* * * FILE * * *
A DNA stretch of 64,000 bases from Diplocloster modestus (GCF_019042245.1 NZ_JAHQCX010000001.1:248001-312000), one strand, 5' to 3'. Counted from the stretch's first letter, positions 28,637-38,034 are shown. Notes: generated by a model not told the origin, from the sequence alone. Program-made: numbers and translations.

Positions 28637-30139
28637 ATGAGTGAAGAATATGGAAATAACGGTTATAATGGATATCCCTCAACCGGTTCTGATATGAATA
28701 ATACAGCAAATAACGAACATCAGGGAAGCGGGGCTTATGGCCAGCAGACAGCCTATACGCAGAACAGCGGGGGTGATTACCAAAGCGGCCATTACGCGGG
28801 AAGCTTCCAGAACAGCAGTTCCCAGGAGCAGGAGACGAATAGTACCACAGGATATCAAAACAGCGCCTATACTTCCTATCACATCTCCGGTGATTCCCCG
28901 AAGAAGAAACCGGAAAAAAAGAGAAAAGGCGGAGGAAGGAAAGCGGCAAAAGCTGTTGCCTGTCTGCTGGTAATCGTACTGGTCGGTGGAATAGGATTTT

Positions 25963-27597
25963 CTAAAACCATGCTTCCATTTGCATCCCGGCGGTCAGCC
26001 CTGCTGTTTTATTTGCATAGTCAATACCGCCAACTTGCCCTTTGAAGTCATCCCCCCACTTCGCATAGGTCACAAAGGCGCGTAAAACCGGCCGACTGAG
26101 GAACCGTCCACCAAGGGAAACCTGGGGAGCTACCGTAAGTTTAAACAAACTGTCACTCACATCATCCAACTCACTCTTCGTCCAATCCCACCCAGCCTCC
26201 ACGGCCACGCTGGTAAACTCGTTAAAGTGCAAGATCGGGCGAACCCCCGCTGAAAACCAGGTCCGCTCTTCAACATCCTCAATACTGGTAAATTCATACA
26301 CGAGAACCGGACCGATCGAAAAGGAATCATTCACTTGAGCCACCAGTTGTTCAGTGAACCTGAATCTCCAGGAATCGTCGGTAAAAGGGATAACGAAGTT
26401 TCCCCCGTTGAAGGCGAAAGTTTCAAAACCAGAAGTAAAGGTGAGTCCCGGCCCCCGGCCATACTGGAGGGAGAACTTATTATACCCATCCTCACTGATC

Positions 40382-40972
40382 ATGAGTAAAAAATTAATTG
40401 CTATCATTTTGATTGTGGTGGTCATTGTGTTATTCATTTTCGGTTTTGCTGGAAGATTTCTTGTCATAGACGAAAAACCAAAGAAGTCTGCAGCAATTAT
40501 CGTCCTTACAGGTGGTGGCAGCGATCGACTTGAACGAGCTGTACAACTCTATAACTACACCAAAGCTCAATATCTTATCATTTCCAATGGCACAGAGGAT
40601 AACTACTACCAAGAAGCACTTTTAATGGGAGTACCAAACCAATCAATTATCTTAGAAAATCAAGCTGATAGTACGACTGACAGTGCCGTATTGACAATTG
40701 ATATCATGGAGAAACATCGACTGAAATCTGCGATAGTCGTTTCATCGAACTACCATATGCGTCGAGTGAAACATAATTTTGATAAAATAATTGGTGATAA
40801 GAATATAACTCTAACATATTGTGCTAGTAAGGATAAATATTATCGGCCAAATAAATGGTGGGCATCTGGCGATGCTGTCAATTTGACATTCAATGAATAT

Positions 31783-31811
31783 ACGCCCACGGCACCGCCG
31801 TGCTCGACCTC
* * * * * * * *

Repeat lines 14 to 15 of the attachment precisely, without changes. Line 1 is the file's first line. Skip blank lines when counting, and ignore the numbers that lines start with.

Positions 40382-40972
40382 ATGAGTAAAAAATTAATTG